“Suit & Tie” by Justin Timberlake featuring Jay-Z (2013) – This is like “Vogue” for the 21st century. Fincher is still a master of black-and-white, and visually this easily competes with “Vogue” and “Oh Father” for the lush visuals. But whereas “Vogue” was seductive and “Oh Father” was melancholy, “Suit & Tie” is suave. It’s a music video that can combine the graceful elegance of finely dressed dancers making smooth moves with shots of Timberlake working on an iPad. Watching this video makes me think that Timberlake and Jay-Z could go down to the local 7-11, buy a pack of Slim Jims, and if Fincher shot the video, it would look like the classiest thing ever.
[The following YouTube playlist contains almost all of David Fincher’s commercials in roughly chronological order. Please feel free to refer to it when it comes to my commentary on particular videos.]
Some of Fincher’s music videos and commercials are very much of their time. You will get flashbacks to the 80s and 90s, but his talent manages to usually shine through in some manner whether it’s in the tone, the visual effects, the look, or sometimes everything coming together to make some of his most memorable commercial work. In fact, his commercials leave more of an impression than some of his music videos if only because commercials are about selling the idea of a product rather than having to figure out four minutes for a crummy song using a low budget.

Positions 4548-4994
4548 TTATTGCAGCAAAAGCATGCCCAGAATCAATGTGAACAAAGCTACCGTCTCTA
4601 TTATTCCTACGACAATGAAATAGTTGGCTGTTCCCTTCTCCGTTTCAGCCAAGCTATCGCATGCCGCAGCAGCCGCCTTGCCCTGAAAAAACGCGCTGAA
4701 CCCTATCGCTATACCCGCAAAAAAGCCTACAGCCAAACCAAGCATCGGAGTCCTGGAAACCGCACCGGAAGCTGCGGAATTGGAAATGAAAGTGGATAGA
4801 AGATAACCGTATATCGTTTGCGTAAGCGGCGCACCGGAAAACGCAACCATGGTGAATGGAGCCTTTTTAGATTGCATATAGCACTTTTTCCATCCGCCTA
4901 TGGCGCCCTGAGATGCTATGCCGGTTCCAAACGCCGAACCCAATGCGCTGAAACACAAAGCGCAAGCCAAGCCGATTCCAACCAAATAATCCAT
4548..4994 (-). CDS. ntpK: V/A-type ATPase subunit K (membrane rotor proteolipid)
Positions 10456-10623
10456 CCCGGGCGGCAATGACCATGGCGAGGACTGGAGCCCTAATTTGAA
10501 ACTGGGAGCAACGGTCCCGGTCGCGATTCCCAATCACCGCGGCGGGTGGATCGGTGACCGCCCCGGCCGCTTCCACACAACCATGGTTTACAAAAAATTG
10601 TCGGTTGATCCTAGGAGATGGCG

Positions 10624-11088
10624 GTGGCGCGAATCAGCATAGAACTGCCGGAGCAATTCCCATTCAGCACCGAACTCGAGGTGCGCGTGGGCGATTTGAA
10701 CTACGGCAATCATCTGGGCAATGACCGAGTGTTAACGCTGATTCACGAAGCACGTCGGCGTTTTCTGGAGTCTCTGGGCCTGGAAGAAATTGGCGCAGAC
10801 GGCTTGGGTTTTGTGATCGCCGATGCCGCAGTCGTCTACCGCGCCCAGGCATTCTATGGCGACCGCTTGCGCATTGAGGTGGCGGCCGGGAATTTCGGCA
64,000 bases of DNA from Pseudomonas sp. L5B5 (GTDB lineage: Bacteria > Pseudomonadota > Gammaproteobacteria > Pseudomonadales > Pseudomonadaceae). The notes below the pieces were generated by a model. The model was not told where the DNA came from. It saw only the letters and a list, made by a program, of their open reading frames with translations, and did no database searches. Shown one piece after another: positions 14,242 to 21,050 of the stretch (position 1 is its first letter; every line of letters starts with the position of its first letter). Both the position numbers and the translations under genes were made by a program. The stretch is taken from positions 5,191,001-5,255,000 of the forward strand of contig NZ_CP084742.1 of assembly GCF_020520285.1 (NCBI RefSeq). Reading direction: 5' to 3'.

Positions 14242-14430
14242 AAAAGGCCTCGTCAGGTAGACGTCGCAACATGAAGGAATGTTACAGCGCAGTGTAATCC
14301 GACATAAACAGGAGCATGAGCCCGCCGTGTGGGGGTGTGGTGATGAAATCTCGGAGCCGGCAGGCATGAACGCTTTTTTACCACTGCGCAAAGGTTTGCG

Although to be fair, like his music videos, they’re not all gems. His Orville Redenbacher commercial is beyond creepy. The message seems to be: “Popcorn so good, it will reanimate the dead!”
As his career progressed and focused more on movies, Fincher would occasionally return to do commercials, and his work became slicker but still effective, especially when it came to ads for athletic products.
“Trail of Destruction” is a little more uncomfortable given the current events regarding Adrian Peterson, but the ad is still gorgeously shot (and oddly reminiscent of Madonna’s “Oh Father”) but surprisingly brutal (again, somewhat uncomfortable given the recent news about Peterson beating his child).
A Nike commercial that won’t make you cringe is “Fate”, which I think is Fincher’s best ad to date. The concept—of two lives all leading up to one confrontation—could work for a multitude of stories, but Fincher distills it down to its bare elements, which helps further the impact of the ad. It’s like LaDainian Tomlinson and Troy Polamalu weren’t only destined to meet; they were on a collision course.
Watching the development of Fincher’s music videos and ads is like a distillation of his visual acumen and storytelling while also functioning as an idea lab. The company gets a commercial, and Fincher gets to try something new without having to shoehorn it into a story that couldn’t accommodate a particular tone or visual effect.
Even at the early stages in his career, his music video and commercial work garnered attention from film studios. However, the production on his first dramatic feature would turn out to be far more nightmarish than the film’s monster.
Next: Alien 3
- Alien 3
- The Game
- Fight Club
- Panic Room
- The Curious Case of Benjamin Button
- The Social Network
- The Girl with the Dragon Tattoo
- House of Cards and the Director’s Future